I have had an epic relationship with Star Wars starting when I came to this country from a land far far away. In the last few weeks, my sons and I have been binge-watching the movies. We started at Episode I (a fact I am sure I will get a HEAP of criticism for…we can discuss my reasoning for that at some point), and we are about to watch Return of The Jedi tomorrow. They are obsessed and have been asking so many questions, my favorite of which has been: is Darth Vader a good guy or a bad guy?
So, I get to have discussions about the duality of human nature with an eight-year-old and a six-year-old. We get to talk about anger and how it blinds us. We get to talk about bravery and innovation in the face of imminent doom. We get to talk about family and connection. All from movies with robots, funny creatures, and swords that light up.
The complexity, detail, and endless surprises and connections that we come to when watching these stories come to life are not accidental. Great stories never are.
Storytelling is like architecture. There are fundamental rules that must be followed to have a sturdy structure in place before the complexities, details, and artistic flair of a building can wow a potential dweller.
Think about where you live. Now, think about where a distant relative lives. The physical structures of your homes, apartments, or condos all have essential elements: foundation, electrical, plumbing, roof, etc. And yet where you live and where your distant relative lives will vastly differ in floor plans, color schemes, appliances, flooring, lighting, and interior design.
Yes, I know that speaking about fundamentals is not…ahem…fun. But if you commission an architect to build you a home without considering foundation, electrical, etc. you are going to have quite a mess on your hands.
So, before we discuss how to really get into the nitty-gritty, hidden easter-egg, multi-layered approach to details of a story, we first get to talk about where to start.
There are countless storytelling structures and formulas out there that can serve for you to outline the sequence of events. My favorite is the 5S Structure. It goes like this:
Setting: A long time ago in a galaxy far far away.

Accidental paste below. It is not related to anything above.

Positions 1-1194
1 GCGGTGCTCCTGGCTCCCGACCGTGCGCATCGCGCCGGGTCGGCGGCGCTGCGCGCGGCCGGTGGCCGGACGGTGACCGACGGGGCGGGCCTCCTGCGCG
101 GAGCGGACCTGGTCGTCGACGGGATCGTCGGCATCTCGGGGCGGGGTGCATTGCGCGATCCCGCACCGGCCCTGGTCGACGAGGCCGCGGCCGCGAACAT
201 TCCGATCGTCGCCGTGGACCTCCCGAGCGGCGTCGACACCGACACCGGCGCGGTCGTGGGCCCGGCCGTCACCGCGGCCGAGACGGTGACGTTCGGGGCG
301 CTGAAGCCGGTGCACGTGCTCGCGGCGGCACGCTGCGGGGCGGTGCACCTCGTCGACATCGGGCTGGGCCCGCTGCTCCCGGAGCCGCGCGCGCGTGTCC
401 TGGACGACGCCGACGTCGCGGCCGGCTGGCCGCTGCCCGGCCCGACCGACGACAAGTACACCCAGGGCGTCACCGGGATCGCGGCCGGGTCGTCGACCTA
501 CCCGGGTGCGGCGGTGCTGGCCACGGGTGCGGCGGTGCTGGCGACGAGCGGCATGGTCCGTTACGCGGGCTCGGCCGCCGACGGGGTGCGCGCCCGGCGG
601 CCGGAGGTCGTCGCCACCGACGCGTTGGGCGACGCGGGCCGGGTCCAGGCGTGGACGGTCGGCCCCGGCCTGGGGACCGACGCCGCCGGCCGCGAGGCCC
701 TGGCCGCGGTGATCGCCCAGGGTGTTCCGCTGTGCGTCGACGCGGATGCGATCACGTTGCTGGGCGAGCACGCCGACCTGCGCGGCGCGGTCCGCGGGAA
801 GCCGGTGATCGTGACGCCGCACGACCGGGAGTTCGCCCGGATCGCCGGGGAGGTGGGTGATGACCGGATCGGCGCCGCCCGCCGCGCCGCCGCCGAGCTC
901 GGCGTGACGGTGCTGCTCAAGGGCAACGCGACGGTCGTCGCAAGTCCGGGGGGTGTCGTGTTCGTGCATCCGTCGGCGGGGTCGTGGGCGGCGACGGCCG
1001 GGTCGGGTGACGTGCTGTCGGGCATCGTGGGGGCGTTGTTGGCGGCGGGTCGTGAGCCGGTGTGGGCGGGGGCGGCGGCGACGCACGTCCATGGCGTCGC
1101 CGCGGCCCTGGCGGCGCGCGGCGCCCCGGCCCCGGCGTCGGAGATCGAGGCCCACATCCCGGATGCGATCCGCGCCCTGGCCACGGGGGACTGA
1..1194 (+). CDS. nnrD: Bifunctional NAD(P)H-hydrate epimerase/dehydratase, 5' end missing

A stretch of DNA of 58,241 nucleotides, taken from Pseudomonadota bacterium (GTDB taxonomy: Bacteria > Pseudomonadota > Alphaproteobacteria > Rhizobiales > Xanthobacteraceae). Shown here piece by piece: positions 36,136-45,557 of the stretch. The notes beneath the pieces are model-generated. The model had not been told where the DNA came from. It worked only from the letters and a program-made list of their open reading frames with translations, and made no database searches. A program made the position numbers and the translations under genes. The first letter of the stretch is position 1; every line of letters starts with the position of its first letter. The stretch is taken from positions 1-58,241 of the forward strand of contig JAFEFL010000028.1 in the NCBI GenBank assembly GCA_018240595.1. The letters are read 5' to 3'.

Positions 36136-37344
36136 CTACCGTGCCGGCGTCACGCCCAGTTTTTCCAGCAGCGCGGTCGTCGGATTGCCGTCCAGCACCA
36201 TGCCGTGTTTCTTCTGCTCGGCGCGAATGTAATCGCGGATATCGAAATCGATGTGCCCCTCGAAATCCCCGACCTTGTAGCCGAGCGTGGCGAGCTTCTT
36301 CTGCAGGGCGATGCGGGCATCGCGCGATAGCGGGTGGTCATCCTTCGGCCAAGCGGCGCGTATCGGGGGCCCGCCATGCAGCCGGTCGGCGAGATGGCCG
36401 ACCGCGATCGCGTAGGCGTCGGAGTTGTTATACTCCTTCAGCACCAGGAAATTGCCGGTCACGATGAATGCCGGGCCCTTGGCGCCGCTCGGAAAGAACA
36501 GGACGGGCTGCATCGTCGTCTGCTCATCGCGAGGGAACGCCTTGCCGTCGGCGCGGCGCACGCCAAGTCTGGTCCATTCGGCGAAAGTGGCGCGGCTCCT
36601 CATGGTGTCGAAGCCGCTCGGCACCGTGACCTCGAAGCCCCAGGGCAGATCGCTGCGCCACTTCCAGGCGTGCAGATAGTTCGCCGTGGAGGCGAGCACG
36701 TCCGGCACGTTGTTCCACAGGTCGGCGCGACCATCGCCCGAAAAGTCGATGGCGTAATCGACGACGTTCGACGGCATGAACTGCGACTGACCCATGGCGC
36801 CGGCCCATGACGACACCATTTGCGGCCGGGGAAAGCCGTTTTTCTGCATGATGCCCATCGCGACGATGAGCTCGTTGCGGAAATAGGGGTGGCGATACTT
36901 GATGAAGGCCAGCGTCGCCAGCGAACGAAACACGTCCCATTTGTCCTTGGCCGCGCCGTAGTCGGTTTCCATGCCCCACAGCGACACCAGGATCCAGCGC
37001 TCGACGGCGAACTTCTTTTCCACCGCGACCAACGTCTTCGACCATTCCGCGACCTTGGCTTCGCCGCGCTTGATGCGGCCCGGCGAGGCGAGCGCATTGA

Struggle: An unqualified farmboy gets called to adventure through tragedy and old family history.
Snap: Farmboy loses his mentor at the hands of an evil dictator.
Shift: Farmboy turned pilot, joins the resistance to fight against tyranny and evil.
Success: Farmboy pilot destroys the evil dictator’s new weapon and home base with an impossible missile attack.
UGH. If you got grossed out reading that, I got grossed out writing it. Reducing Star Wars, Episode IV to that simple outline makes me want to puke a little bit. But, keep in mind that Start Wars was successful because it had structure from the start, following Joseph Campell’s Hero’s Journey.
Andrew Stanton states in his Ted Talk that “Stories aren’t widgets. They’re not exact.” You can’t formula yourself into a compelling story, but you must use a formula to begin one.
If you are anything like me, you are thinking UGGGH I hate being tied down to a structure and an outline. I will never be boxed in!
First of all, only Siths talk in absolutes, and hate leads to the dark side, so let’s be mindful of our feelings here. Second, you can have your Roasted Porg and eat it, too.
Think of storytelling formulas and structures like a calculator. You get to do alllllll the messy, deep work, and your calculator is there to double-check you got your math right. When I am working on a complicated story, I just write. Freestyle, a stream of consciousness, over the top, whatever comes to mind. After I have walked away from my writing for a bit, I double-check it to the formula:
Does my story have a clear time and location? Does it have a central conflict? Does it have identifiable characters? Does it have a clear path in struggle and in success? If I had to tell my story in five sentences (5S structure), would my audience be able to understand the plot, even if they are not impressed by it?
This helps me stay focused and on a clear path. And once I have that clear path, that’s when I can start adding the special effects, hidden gems, and easter eggs only true fans notice.
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